According to a statement issued by the European Council on Thursday, the European Union has revised the list of safe travel countries to 11 non-member countries following the de-listing of Algeria.
The EU said it would gradually lift travel restrictions at external borders for people in Australia, Canada, Georgia, Japan, Morocco, New Zealand, Rwanda, South Korea, Thailand, Tunisia and Uruguay.
The United States remains on the list of restricted countries, and China is still awaiting approval on the basis of reciprocity.
“The criteria for determining the third countries for which the current travel restriction should be lifted include in particular the epidemiological situation and measures to prevent proliferation, including physical distances, as well as economic and social aspects. They apply cumulatively, “the statement said. “Reciprocity should also be taken into account on a regular and case-by-case basis.”
The statement added that, in order to be considered safe, non-EU countries must have a number of coronavirus cases per 100,000 population close to or below the EU average over the last 14 days, as well as a stable or declining trend in new cases over the period in compared to the previous 14 days.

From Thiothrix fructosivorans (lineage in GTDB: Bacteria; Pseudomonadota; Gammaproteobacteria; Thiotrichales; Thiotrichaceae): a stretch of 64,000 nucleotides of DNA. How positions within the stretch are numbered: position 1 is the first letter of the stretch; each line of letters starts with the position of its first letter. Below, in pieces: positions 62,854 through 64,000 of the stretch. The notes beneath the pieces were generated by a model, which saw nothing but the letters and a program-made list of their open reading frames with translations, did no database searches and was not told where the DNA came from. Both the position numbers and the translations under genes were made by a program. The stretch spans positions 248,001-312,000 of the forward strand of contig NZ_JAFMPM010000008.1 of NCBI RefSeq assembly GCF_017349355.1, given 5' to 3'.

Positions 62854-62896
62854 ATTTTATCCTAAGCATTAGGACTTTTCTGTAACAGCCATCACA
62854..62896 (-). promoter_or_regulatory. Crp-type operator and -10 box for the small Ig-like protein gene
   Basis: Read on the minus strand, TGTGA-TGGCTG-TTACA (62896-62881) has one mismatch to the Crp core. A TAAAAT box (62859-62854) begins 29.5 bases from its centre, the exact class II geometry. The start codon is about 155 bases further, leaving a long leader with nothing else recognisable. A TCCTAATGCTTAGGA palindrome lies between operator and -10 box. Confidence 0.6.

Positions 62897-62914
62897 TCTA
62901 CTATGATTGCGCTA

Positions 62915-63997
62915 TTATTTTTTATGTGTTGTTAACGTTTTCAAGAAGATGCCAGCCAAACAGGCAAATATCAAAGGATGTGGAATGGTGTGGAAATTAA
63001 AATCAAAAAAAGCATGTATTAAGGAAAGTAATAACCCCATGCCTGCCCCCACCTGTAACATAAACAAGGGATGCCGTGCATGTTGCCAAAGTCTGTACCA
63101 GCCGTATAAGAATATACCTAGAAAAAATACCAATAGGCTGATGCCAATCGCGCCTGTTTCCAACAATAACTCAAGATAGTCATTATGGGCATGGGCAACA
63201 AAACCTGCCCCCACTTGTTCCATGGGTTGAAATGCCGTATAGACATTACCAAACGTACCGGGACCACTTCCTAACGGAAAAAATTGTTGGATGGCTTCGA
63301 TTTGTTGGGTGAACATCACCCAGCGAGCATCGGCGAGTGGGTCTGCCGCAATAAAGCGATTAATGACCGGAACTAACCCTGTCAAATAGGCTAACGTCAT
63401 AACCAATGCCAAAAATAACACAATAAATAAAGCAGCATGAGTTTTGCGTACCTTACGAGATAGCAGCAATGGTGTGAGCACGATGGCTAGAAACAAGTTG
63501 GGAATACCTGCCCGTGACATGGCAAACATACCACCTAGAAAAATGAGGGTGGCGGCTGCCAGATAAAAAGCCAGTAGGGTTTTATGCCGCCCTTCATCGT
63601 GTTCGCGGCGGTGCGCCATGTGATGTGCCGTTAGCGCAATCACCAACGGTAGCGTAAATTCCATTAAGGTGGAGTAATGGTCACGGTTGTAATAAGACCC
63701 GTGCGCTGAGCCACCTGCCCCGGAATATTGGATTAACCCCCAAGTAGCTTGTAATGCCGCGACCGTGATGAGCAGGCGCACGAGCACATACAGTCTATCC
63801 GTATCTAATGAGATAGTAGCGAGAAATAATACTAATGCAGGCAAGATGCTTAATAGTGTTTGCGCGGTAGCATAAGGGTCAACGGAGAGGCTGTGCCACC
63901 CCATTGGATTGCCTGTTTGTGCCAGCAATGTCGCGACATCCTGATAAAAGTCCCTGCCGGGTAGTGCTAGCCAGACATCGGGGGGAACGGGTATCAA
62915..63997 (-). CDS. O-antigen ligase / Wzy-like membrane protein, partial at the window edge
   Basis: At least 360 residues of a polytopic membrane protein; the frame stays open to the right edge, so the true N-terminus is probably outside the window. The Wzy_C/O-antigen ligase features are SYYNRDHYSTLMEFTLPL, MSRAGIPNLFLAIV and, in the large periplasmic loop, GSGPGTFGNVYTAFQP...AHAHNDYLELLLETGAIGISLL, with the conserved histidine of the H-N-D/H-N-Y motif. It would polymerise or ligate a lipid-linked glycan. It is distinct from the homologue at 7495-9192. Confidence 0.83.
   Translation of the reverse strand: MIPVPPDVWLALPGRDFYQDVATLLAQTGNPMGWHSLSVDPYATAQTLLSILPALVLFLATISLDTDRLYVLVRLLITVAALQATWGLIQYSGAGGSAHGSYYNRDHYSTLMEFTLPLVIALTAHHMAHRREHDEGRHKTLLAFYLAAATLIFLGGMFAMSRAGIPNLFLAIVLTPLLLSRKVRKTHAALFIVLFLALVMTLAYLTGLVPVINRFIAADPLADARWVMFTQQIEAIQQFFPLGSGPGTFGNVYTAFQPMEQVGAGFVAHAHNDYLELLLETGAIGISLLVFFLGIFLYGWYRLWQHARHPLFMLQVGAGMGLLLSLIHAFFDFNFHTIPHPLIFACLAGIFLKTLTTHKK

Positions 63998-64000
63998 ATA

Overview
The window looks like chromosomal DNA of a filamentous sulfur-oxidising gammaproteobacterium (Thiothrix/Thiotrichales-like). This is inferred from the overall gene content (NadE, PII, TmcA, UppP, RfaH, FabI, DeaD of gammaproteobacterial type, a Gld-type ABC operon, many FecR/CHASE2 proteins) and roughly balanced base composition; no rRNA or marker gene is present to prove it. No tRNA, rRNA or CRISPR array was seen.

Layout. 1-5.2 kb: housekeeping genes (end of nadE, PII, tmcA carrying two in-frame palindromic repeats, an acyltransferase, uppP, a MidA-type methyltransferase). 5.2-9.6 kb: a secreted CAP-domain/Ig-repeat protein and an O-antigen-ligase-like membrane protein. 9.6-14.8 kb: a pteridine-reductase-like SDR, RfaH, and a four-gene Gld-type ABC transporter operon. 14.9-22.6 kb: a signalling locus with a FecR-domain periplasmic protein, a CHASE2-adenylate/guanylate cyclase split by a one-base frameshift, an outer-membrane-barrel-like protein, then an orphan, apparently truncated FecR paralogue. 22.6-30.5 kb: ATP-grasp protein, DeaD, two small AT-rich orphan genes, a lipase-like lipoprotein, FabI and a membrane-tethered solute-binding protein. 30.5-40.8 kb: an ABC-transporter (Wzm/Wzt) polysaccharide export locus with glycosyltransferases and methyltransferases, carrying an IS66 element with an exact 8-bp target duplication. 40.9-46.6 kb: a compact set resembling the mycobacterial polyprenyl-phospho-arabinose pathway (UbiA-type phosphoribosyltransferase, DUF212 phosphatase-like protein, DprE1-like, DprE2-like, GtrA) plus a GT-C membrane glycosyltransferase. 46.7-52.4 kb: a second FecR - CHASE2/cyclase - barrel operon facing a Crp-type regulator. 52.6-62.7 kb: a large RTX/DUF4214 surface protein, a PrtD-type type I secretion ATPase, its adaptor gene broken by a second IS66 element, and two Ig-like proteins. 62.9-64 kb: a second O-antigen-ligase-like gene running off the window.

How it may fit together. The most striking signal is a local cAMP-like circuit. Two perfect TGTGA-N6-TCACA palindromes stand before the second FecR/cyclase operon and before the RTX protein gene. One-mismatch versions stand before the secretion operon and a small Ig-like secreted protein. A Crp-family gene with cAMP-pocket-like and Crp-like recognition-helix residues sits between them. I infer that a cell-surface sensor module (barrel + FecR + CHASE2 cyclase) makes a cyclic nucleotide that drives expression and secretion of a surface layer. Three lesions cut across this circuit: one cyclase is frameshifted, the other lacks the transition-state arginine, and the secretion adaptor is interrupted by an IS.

The EU also takes into account the “overall response of other countries to COVID-19”, including whether they have put in place reliable coronavirus testing, surveillance, contact tracing, detention, treatment and reporting.
In countries where travel restrictions continue to apply, there are exceptions for EU citizens, long-term EU residents, families of EU citizens and citizens, and “passengers with a basic function or need”.
The European Council stated that it would continue to regularly review the list of safe travel countries, adding: “Travel restrictions may be lifted in whole or in part or reintroduced for a specific third country already listed due to changes in certain conditions and therefore” If the situation in the listed third country deteriorates rapidly, rapid decision-making should apply. “
However, it is up to the EU Member States to decide exactly how to implement any changes in border policy.